While the fight for the 2016 Republican presidential nomination looks like it will be a wild roller-coaster ride, the Democratic contest, at least today, looks like a pretty boring affair. History suggests that in open presidential nomination contests, front-runners rarely go from the starting line to the finish without losing a few primaries or caucuses along the way. Usually the leader stumbles, or a protest vote develops somewhere in the process, or another candidate catches a bit of luck or sparks a bit of interest. Typically, an element of doubt creeps in at some point, even if the front-runner ultimately recovers and wins the nomination. But more so in some races than in others.
In 2012, many of us assumed early on that Mitt Romney would win the GOP nomination, and he of course ended up with it — but it turned out to be a pretty rocky trip. In the 2008 Democratic contest, Hillary Clinton started off as the front-runner. Barack Obama upset her in Iowa, but then she won in New Hampshire. Back and forth it went, with Obama coming out on top, but you could have driven from Portsmouth, New Hampshire, to Los Angeles without passing through a state where Obama won a primary or caucus. (Hint: It is a Southern route that goes through Arkansas.) Even while George W. Bush was rolling to the Republican nomination in 2000, he lost seven states to John McCain. Al Gore’s 2000 coronation stands out as an exception to the rule that front-runners usually face setbacks in some states. Hillary Clinton will have to perform a delicate balancing act in 2016. (Lisa Lake/Getty Images for Massachusetts Conference for Women)
So what about Clinton? Could she really lose somewhere to Sen. Bernie Sanders or to former Sen. Jim Webb? Sure, it’s possible, but it takes a pretty fertile imagination to picture it right now without Clinton really face-planting somewhere. What about former Maryland Gov. Martin O’Malley? While folks in the Washington area, and certainly those in Maryland, know that he left office under less-than-auspicious circumstances (you sure can’t blame former Lt. Gov. Anthony Brown entirely for the Democrats’ loss of the governorship in November), that might not hurt him much in a Democratic fight that is still a long way off. But H-Rod’s people probably aren’t losing a lot of sleep worrying about O’Malley. If there is any buzz at all on the Democratic side about a potential challenge to Clinton, it’s around Sen. Elizabeth Warren, not O’Malley or anyone else. In a recent lunch conversation with 10 Democratic operatives, I heard more people name California Gov. Jerry Brown as a long-shot alternative to Clinton than mention O’Malley.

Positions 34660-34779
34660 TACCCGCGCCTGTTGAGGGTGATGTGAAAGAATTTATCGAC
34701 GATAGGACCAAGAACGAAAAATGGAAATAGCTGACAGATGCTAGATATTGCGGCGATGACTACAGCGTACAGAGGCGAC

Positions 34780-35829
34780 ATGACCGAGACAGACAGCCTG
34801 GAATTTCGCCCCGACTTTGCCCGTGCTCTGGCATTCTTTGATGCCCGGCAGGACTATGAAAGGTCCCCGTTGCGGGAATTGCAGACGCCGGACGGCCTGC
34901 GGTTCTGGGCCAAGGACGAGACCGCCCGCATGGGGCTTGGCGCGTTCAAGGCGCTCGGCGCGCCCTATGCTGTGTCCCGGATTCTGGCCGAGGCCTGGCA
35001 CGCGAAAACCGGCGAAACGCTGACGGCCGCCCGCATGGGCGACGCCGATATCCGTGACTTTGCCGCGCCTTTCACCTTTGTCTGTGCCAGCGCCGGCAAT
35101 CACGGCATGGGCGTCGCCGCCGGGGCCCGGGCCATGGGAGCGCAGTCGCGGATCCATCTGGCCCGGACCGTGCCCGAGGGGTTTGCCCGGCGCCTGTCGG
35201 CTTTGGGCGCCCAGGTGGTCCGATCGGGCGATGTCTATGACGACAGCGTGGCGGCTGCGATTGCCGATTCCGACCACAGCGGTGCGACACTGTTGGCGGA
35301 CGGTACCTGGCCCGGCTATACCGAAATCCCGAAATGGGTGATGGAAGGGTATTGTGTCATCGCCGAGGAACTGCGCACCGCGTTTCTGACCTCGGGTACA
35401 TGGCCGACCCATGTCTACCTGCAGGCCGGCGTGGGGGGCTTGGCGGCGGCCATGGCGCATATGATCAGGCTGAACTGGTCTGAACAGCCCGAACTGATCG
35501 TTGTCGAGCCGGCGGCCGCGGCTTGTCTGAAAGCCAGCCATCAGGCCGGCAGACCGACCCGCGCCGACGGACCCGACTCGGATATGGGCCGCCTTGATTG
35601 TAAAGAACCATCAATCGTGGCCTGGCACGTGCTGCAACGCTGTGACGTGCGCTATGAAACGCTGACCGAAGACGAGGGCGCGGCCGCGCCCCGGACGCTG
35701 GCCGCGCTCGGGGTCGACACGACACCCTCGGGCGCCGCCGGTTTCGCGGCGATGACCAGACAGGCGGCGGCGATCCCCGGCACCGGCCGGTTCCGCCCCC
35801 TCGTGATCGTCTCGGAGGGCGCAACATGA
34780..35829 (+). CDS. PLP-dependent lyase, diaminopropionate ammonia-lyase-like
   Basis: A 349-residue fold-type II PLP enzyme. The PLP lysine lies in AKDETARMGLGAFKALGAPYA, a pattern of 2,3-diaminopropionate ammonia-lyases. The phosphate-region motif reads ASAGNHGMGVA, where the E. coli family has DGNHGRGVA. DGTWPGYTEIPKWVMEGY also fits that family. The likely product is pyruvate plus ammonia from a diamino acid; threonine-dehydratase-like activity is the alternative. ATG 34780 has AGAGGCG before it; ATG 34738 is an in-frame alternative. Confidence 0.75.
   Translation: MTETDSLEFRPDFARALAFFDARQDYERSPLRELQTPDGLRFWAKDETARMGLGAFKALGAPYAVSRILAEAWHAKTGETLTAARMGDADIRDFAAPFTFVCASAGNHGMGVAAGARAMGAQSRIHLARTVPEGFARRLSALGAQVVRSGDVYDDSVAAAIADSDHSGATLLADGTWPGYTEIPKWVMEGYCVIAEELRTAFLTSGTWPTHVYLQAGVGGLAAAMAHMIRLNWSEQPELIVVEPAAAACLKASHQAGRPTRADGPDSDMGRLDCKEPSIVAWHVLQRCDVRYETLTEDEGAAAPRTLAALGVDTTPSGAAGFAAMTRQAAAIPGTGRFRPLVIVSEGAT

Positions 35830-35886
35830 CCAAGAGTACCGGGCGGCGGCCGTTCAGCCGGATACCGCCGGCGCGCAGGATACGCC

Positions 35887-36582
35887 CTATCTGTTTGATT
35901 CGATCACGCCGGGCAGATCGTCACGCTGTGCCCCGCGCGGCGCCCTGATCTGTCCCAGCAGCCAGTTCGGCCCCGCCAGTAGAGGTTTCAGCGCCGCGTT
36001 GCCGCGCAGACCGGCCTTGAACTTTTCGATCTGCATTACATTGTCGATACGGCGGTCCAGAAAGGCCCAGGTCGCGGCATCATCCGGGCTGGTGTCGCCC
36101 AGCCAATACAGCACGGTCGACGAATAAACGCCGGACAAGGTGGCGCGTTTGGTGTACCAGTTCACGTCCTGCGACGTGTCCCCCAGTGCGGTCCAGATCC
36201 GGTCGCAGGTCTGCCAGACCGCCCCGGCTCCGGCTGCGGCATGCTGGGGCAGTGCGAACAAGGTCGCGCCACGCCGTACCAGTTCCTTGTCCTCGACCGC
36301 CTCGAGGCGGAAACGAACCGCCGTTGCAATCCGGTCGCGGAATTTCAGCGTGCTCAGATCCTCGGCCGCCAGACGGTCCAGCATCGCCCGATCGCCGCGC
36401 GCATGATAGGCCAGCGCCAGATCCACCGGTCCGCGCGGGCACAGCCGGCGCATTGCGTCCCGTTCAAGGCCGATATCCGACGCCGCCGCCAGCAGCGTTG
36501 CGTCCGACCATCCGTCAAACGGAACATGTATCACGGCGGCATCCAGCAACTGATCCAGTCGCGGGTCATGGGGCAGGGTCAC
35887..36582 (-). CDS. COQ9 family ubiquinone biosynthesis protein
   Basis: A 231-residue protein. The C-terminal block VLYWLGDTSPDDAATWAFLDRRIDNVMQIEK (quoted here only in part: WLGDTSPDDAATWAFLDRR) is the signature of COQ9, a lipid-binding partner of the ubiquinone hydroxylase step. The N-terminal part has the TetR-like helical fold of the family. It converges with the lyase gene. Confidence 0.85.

Warren and her folks insist that she is not going to run in 2016, and I suspect that if you gave the Massachusetts Democrat a shot of Sodium Pentothal and wired her to a polygraph machine, the evidence would probably indicate that she’s being forthright (though it would be interesting to see if there was any change in breathing, skin clamminess, or other indicators of stress). But at the same time, Warren is 65 years old, just two years younger than Clinton. If she ever wants to run for president, this might be her last shot, and there appears to be little love lost between the two women and their camps. Clinton will have to perform a delicate balancing act. She must sit far enough to the left to forestall a serious nomination challenge, but not so far that it would jeopardize winning the general election.
Let’s face it: Hillary Clinton is the least-liberal Democrat who can plausibly win the nomination in 2016. Indeed, if she is not the nominee, it probably will be someone to her left — and also to the left of President Obama, who is seen by the party’s more ideological elements as having compromised too much. While the past two Democratic nomination fights, in 2004 and 2008, were not so much about ideology, if there is a contest in 2016, it very likely will have more such overtones.
Clinton looks awfully strong for the Democratic nomination, and for good reason. We will see if it is true that politics, like nature, abhors a vacuum.